The creation of books is a cottage industry: solitary artisans or small teams labor away in private to produce eccentric products tailored to the recondite needs of an audience which may be tiny (in extreme cases of academic publishing, the reader community may number a couple of hundred, worldwide) and is in any event very small by mass media standards. Even a wildly successful global-scale bestseller is unlikely to rival the audience (much less the profitability) of a mid-ranking Hollywood movie. Publishing as an industry is only large because it is so prolific, with roughly 300,000 trade books published per year in the US (“Books published per country per year”); it may come as a surprise to realize that the global turnover of the publishing industry is around the $20 billion mark.
Moreover, much of this turnover is absorbed by the supply chain. Amazon alone has three times the turnover of the Big Five multinational publishing conglomerates (who account for 80% of the industry’s revenue). Publishing is, quite simply, not a very profitable industry sector – it’s labor-intensive, inefficient and the only reason we put up with it is (to paraphrase Winston Churchill) because all the alternatives are worse.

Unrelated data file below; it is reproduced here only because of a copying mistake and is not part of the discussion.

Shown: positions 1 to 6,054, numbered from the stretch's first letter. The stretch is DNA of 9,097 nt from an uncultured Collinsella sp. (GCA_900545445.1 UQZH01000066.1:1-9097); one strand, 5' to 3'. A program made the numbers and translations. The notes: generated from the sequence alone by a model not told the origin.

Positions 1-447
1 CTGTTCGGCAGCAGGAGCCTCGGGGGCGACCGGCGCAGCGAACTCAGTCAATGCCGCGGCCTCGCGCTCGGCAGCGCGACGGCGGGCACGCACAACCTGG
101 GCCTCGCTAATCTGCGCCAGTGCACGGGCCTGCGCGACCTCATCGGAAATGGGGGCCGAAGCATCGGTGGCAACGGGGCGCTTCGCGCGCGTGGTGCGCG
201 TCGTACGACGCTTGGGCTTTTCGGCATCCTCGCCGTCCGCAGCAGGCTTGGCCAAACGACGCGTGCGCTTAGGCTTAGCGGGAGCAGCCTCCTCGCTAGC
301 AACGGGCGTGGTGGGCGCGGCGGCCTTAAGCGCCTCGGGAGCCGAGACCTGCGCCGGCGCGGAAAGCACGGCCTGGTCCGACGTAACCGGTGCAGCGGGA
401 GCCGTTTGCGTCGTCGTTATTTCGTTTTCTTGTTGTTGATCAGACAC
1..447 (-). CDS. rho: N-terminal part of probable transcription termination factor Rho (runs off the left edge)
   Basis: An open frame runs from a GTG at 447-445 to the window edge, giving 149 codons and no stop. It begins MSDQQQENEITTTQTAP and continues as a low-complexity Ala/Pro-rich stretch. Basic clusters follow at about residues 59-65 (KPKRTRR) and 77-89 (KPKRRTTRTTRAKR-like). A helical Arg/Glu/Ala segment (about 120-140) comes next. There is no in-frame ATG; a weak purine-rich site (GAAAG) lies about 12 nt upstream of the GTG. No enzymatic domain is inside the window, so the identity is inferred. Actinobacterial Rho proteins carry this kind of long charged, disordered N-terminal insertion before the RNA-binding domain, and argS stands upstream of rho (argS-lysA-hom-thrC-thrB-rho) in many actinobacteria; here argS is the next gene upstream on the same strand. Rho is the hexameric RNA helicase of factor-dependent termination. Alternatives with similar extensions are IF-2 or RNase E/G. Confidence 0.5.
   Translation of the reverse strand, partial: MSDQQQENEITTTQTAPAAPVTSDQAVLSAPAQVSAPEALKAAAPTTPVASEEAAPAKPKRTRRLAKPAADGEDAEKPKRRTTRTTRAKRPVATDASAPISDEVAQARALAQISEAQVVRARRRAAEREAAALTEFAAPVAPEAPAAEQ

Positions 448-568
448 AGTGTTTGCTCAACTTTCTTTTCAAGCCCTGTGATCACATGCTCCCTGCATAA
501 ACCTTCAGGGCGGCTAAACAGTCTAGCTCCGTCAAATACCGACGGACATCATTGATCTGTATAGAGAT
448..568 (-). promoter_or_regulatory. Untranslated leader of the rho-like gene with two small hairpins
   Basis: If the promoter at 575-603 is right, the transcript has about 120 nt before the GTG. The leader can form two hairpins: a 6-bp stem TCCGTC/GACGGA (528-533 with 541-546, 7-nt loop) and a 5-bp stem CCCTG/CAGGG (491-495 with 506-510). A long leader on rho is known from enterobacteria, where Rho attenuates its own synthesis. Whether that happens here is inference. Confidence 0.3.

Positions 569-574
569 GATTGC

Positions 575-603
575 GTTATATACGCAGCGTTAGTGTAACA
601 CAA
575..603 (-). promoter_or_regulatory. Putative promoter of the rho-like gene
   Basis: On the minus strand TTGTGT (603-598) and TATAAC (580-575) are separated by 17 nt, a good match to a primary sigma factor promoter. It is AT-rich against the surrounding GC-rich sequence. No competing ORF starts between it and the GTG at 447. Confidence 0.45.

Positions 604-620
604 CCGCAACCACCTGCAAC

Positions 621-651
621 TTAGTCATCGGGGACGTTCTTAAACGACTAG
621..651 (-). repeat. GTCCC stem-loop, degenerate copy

Part of the reason we put up with the system is because it gives authors (the “we” in this context) a mechanism for remuneration. Writing is hard brain-work. Worse, non-authors underestimate it. (Most people have the basic literacy skills to read a book, and also to construct a sentence or write a paragraph. Books are, to a first approximation, just lots of paragraphs strung together: “so why shouldn’t I write a novel?” thinks the lay reader. This ignores the fact that a novel is structurally different from a high school essay the way a wide-body airliner is structurally different from a balsa-wood toy glider: there’s a complexity angle that isn’t immediately obvious. But I digress.) So books and the labor that goes into making them are persistently undervalued.
The mechanism by which working authors currently earn a living is copyright licensing. We automatically own copyright – literally, the right to control copying – over material we have invented. If we’re successful, we license the right to make copies to a publisher, who sells copies to the general public and pays us a pro-rata share of their receipts (a royalty).